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D Quentin Bellamy

Royal College Of Organists

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Guest paul@trinitymusic.karoo.co.uk
Yes, I had a conversation with a cathedral DoM last week, and said something along the lines of "would a late twenties organist without a premium Oxbridge organ scholarship and an A/FRCO get a look in". The answer was that the CV would almost certainly get tossed out.

 

Sadly, an xRCO is still a requirement to get a look in for a real job. Once you have the reputation, that's another matter. I'm not sure if this is generally true, but my experience of cathedral organists is that they know everybody in their circuit well, but outside the circuit, their knowledge of "lesser organists" is limited.

 

 

I think it still depends on 1. talent and 2. who you know. [Maybe in a reversed order?]

 

A one-time pupil of mine is now in his second major cathedral appointment and he holds no RCO diploma, he hasn't ever been a member. I have to say, I always thought he was wrong not to take these qualifications, but he was advised against (at the RAM - no surprise there!) and he seems to have done absolutely fine.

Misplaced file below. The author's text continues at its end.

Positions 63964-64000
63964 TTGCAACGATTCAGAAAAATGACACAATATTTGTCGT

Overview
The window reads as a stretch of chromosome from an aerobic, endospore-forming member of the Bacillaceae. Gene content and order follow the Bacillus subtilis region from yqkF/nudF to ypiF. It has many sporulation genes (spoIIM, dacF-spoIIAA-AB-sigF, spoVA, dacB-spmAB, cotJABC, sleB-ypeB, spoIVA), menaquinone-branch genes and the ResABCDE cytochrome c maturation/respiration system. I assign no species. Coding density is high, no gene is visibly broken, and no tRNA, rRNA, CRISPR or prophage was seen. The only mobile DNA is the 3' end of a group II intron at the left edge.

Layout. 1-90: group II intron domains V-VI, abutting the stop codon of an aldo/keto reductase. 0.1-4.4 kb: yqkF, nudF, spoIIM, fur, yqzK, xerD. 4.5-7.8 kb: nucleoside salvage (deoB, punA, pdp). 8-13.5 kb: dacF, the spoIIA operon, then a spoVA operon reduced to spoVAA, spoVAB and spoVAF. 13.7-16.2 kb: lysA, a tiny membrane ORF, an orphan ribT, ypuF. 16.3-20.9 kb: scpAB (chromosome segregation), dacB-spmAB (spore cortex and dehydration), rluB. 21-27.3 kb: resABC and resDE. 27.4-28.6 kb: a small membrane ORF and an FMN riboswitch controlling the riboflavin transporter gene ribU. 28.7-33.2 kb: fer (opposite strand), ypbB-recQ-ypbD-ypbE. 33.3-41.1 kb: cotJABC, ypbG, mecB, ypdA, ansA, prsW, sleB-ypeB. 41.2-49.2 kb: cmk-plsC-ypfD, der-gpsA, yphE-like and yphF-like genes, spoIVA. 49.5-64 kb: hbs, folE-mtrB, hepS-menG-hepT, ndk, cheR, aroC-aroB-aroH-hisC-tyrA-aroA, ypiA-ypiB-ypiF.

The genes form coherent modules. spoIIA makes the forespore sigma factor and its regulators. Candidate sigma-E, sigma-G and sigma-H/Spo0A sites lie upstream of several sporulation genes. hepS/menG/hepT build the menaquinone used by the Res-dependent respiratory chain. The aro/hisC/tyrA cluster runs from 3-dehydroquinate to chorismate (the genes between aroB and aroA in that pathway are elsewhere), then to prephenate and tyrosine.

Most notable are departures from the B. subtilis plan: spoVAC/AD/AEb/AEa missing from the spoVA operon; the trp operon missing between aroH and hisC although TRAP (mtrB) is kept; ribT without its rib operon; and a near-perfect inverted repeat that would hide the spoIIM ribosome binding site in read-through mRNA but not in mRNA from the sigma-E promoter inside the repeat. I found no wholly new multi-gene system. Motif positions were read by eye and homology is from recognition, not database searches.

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When a cathedral recently came up in Church Times, I rang the D of M and asked how the land lay.  The response I received was "put in an application by all means, but without at least an ARCO I can tell you you almost certainly won't make it onto the shortlist."  And that, I fear, is always going to be the problem - I'm reasonably confident of what I could do at interview - it's just getting one...

 

Not always, David.

 

As I wrote a few days ago, there are at least three people (probably more) who did not hold either the ARCO or the FRCO, who were offered interviews for a cathedral assistant organist's post. In two cases, the persons concerned were ultimately successful.